What to Expect in the NICU
For some people the NICU is an expected experience. Halfway through my pregnancy with Finn I was told I had placenta-previa and would need to deliver via C-section at 36 weeks. My doctor and I discussed the delivery and how I would like it to go and what would most likely happen with our baby after he was born.
I was scheduled to visit the NICU to see the rooms and facilities and to have some time to plan for our time there. At a 36 week delivery the stay was not expected to be long, but they wanted me to be prepared anyways. I never made it to the tour of the NICU due to Finn’s sudden, emergency delivery, but if I had it would have afforded me some mental and physical preparation. If there is a likelihood your baby could end up in the NICU, I highly recommend taking a tour and learning as much as possible to help prepare yourself for the journey ahead.
Here are some things you might learn or questions you might want to ask or consider:
- What will baby’s room look like? NICUs can have private rooms, shared rooms, or simply one large room with lots of incubators. Once you find out what your hospital offers you can plan accordingly. Often in large rooms or shared rooms it is not available, or not easy, to sleep over. In this case you would want to make sure you had housing covered, whether you will be returning home if you live nearby or if you need to look into other options such as a Ronald McDonald House.
- What other amenities are available? Is there a family waiting room? Is there a refrigerator? Microwave? Coffee pot? Is food allowed in the rooms? We had a shared living room space in our NICU where I was able to keep food, get coffee, and enjoy some communal snacks provided by the Ronald McDonald Foundation. Food was not allowed in our baby’s room and I wanted to be with Finn if I was in the hospital, so I often took food out to a patio, or drank a smoothie instead in our room (technically a drink not food).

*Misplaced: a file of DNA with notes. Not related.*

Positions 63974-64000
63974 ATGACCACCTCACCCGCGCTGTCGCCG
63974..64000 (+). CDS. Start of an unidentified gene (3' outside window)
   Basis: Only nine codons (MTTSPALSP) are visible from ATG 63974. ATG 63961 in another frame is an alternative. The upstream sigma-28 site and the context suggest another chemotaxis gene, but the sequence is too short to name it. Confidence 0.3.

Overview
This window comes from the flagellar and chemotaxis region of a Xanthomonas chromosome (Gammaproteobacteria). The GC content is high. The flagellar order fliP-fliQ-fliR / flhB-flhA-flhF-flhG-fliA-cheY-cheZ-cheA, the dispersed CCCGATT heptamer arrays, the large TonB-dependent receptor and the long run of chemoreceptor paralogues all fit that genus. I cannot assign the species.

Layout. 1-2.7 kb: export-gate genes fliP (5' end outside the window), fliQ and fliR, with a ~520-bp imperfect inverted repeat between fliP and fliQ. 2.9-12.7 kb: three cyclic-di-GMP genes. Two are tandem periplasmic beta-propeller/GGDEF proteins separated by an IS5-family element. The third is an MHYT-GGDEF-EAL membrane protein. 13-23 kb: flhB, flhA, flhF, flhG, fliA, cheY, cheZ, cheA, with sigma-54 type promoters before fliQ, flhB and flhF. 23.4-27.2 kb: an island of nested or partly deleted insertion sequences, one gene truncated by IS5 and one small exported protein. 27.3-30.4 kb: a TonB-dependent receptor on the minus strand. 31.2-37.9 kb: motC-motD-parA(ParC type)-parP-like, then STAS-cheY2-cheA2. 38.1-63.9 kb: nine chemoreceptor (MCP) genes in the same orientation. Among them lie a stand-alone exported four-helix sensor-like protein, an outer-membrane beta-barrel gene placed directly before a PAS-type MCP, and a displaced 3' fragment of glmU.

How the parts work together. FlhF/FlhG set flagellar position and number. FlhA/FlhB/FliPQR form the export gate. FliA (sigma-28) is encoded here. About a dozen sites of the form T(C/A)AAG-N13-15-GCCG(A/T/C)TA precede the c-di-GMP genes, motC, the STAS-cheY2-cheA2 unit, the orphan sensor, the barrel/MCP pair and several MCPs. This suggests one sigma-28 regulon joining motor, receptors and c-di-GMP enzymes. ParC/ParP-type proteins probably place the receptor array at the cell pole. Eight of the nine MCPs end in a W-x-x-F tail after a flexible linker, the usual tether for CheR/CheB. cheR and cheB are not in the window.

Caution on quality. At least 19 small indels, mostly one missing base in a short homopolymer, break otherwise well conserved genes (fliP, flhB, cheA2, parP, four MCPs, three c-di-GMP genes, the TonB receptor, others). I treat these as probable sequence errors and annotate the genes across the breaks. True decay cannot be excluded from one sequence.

- What is their visitor policy? At our hospital only one visitor in addition to a parent was allowed at a time and no one under the age of five could visit. This meant our son was not able to meet his brother till he came home and we had to try different ways to help introduce him to his brother and try to explain where he was. This is also a good time to consider what your personal rules will be. Who would you allow into the room? Will anyone else be allowed to hold your baby? Having these conversations ahead of time can save you a lot of trouble later on.
- Is there a prepared care plan in place? If you know your child will need to spend time in the NICU there may be a care plan already set-up. Things can certainly change day to day, but being in the know and a part of the plan can offer some comfort, especially for those control freaks like me. Everything about my son’s delivery was unexpected so there was no plan in place and I was forced to learn to take everything day by day.
- Are there good restaurants and grocery stores nearby? Feeding my family and myself while Finn was in the NICU was a constant effort. It was one more thing to think about, and the reprieve people offered in bringing a meal, taking me to lunch, or sending a gift card was SO appreciated. If you know of good restaurants and stores nearby then when someone asks what you could use you have a quick and easy answer. FOOD.
There are so many unknowns, so many fears and worries going into the NICU, but a little familiarity with the surroundings may offer some peace of mind for you. If you are not given the chance to prepare ahead of time, consider these things as you have the mental capacity to do so and maybe it will give you new ideas about how you can make this time just a little bit easier for you and your family.